Campaign 2004 has all the earmarks of an election that could turn on the presidential debates. John Kerry’s electoral fortunes depend heavily on his ability to ease concerns about his leadership. He must also convince voters that Bush has mishandled the situation in Iraq and has not done a good job with many domestic issues, including the economy. For his part, George Bush must successfully defend his policies at home and abroad, and cast Kerry as ill-equipped to lead a nation at war.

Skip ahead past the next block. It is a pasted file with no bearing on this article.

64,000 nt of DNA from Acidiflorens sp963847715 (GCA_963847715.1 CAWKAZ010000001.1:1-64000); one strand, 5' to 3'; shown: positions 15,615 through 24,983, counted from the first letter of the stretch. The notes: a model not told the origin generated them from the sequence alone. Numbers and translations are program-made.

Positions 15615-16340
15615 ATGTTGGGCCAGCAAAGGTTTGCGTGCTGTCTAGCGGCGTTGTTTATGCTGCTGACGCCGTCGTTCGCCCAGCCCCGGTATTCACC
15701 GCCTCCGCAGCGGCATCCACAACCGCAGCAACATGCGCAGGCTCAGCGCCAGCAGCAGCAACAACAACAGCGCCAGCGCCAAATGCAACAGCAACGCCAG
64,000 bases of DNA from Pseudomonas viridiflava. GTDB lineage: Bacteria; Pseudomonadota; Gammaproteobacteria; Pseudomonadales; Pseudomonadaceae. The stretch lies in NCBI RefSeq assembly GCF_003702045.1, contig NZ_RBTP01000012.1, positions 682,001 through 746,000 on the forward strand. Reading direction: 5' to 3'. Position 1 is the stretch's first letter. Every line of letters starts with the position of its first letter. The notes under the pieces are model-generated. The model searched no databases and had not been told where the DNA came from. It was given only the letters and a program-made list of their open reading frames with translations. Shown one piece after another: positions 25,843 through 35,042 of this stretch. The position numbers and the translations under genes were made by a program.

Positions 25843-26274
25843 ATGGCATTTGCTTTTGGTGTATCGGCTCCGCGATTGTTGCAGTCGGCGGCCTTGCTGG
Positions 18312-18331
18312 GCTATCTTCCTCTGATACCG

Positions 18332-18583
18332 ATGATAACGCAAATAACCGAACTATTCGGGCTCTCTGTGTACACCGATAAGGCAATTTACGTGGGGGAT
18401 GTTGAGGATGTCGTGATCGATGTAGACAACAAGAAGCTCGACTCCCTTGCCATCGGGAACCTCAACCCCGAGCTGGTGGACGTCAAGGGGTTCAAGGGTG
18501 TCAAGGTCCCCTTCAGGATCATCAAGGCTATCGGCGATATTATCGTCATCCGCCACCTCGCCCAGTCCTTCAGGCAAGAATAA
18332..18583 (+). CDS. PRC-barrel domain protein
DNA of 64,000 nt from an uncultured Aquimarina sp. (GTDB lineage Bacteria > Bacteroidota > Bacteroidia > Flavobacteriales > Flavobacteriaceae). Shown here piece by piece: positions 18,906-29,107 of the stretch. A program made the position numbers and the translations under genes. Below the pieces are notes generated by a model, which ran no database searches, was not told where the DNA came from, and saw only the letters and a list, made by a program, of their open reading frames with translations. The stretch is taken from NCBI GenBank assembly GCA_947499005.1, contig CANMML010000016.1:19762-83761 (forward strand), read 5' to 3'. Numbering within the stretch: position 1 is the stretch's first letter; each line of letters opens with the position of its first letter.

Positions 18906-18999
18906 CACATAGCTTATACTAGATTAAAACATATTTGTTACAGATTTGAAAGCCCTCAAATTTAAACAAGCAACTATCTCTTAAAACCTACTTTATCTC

While the candidates emphasize these themes every day on the campaign trail, the debates guarantee them a vast and attentive audience. In the most recent Pew Research Center poll (Sept. 8-13), 61% said they are very likely to watch the debates, as compared with just 43% who said that prior to the presidential debates four years ago. Interest in the debates among independents, in particular, has increased dramatically from the 2000 campaign.